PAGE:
In Kentucky, the relationship between people who are renting a home or an apartment and the owner of the property can be complex. If both sides adhere to the law, there should be no cause for discord. However, disagreements happen and can spark problems for all involved.
This is often viewed from the perspective of the renter, implying that landlords are automatically wrong if challenges crop up. In truth, the landlord could be perfectly justified in trying to terminate the rental agreement. To be protected, landlords should be aware of the law for terminating an agreement and follow it to deal with these issues.
Understanding the basics to terminate a rental agreement
If landlords have made certain that the property is adequately maintained, repairs are done, the utilities are up to standard and it is safe, then the tenant must also follow the law and the tenets of the rental agreement. Failure to do so may give the landlord the right to terminate it and evict the renter.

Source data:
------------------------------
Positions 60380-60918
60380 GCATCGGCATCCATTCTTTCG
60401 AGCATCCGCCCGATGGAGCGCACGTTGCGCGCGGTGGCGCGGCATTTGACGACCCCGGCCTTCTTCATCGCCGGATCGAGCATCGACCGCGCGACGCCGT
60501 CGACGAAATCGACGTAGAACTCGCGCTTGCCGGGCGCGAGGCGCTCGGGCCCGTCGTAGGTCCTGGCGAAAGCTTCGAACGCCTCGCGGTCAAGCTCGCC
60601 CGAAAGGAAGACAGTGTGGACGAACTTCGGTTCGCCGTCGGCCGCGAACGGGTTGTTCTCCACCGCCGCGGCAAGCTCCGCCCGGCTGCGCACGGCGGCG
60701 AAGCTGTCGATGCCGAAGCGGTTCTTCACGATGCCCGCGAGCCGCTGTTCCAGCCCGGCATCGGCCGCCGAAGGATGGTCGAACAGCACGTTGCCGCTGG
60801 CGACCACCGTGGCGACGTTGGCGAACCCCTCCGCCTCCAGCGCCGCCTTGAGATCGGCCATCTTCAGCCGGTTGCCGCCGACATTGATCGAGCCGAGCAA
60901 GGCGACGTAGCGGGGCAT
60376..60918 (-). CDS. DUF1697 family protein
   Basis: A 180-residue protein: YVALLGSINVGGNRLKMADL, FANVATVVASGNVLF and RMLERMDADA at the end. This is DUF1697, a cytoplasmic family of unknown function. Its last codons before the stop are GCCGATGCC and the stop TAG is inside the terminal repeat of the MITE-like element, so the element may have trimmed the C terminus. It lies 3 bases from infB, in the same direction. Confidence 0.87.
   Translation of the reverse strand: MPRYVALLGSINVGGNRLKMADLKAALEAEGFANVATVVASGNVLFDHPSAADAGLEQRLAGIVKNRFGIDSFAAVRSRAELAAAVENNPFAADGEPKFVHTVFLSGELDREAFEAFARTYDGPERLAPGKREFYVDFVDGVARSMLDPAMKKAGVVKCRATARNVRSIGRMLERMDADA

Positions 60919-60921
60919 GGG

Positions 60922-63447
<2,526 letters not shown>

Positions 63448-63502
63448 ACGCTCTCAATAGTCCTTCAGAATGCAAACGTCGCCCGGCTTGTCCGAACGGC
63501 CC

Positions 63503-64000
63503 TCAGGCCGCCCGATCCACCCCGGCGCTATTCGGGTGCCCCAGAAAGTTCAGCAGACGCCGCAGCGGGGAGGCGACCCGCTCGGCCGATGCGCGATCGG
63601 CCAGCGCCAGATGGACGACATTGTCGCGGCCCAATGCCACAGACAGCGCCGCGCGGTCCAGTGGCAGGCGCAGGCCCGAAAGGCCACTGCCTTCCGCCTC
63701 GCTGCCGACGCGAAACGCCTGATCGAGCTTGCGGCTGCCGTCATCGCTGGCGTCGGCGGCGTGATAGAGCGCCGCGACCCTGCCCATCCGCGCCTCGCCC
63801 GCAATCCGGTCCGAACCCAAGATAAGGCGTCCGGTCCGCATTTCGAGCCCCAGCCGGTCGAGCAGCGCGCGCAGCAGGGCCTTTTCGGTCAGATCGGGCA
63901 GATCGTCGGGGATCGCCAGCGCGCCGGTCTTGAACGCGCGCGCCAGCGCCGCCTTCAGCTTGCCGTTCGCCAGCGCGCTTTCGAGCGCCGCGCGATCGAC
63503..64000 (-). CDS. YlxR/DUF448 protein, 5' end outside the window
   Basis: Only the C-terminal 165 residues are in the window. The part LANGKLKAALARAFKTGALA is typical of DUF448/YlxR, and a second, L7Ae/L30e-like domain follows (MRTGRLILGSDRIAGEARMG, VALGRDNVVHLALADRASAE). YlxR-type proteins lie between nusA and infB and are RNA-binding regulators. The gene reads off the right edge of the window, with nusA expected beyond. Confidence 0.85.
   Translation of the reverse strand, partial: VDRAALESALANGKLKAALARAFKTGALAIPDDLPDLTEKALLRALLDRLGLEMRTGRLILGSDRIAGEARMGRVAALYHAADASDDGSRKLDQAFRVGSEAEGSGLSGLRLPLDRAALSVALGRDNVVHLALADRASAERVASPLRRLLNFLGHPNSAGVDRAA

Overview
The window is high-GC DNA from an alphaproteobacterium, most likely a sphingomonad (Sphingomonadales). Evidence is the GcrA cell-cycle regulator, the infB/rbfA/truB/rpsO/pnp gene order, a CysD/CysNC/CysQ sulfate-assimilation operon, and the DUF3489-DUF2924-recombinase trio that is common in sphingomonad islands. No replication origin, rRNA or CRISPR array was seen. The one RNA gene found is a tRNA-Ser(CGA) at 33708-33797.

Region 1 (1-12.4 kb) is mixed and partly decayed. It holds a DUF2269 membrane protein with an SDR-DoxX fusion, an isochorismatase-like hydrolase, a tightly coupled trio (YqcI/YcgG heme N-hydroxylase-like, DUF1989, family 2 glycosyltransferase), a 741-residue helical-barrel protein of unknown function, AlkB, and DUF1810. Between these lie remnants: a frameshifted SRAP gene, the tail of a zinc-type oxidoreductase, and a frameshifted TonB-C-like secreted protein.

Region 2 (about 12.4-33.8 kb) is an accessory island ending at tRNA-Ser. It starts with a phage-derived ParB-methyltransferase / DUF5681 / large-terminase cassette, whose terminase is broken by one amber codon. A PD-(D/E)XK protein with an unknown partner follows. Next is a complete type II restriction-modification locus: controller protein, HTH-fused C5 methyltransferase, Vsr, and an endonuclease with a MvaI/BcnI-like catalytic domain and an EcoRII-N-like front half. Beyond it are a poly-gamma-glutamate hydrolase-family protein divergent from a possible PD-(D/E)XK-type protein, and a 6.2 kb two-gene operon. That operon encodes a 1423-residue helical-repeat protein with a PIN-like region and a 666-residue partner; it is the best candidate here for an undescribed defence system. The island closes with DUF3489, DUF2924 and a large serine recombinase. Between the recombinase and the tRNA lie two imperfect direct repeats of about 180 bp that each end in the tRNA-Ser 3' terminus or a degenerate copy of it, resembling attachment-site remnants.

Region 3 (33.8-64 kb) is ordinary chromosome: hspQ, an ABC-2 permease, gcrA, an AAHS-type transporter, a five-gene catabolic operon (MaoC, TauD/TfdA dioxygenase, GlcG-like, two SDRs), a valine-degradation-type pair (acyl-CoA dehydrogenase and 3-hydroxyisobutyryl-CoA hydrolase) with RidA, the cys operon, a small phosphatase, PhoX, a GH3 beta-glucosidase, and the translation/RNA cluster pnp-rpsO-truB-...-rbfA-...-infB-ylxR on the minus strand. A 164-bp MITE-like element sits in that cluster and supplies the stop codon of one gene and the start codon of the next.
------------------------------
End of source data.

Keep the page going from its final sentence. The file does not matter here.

“Material noncompliance” essentially means breaching the contract. While landlords might be accused of failing to live up to the rental contract, tenants could also be accused of material noncompliance. If, for example, the tenant is disturbing the peace and continues to do so after being told to stop, it could violate the agreement. Criminal activity is another example of a violation.
The landlord can subsequently inform the tenant in writing of the acts that violate the agreement and that the agreement will terminate in 14 days from its receipt. The breach must be addressed within 15 days to avoid termination. The agreement will remain intact if the tenant does what is asked. If it happens again within six months, the landlord has 14 days to terminate the agreement.
When rent is unpaid and it is not paid within seven days of the landlord giving written notice, the rent must be paid within that timeframe or the agreement can be terminated. Landlords can also seek to recover damages if the tenant does not comply with the agreement. If it is done willfully, the landlord can also try to recover actual damages and legal fees.
Landlords need professional guidance in disputes with tenants
Landlords who try to do right by their tenants and follow the agreement have recourse when tenants are not following their end of the contract. Consulting with experienced professionals who understand real estate law can be helpful to find a viable solution.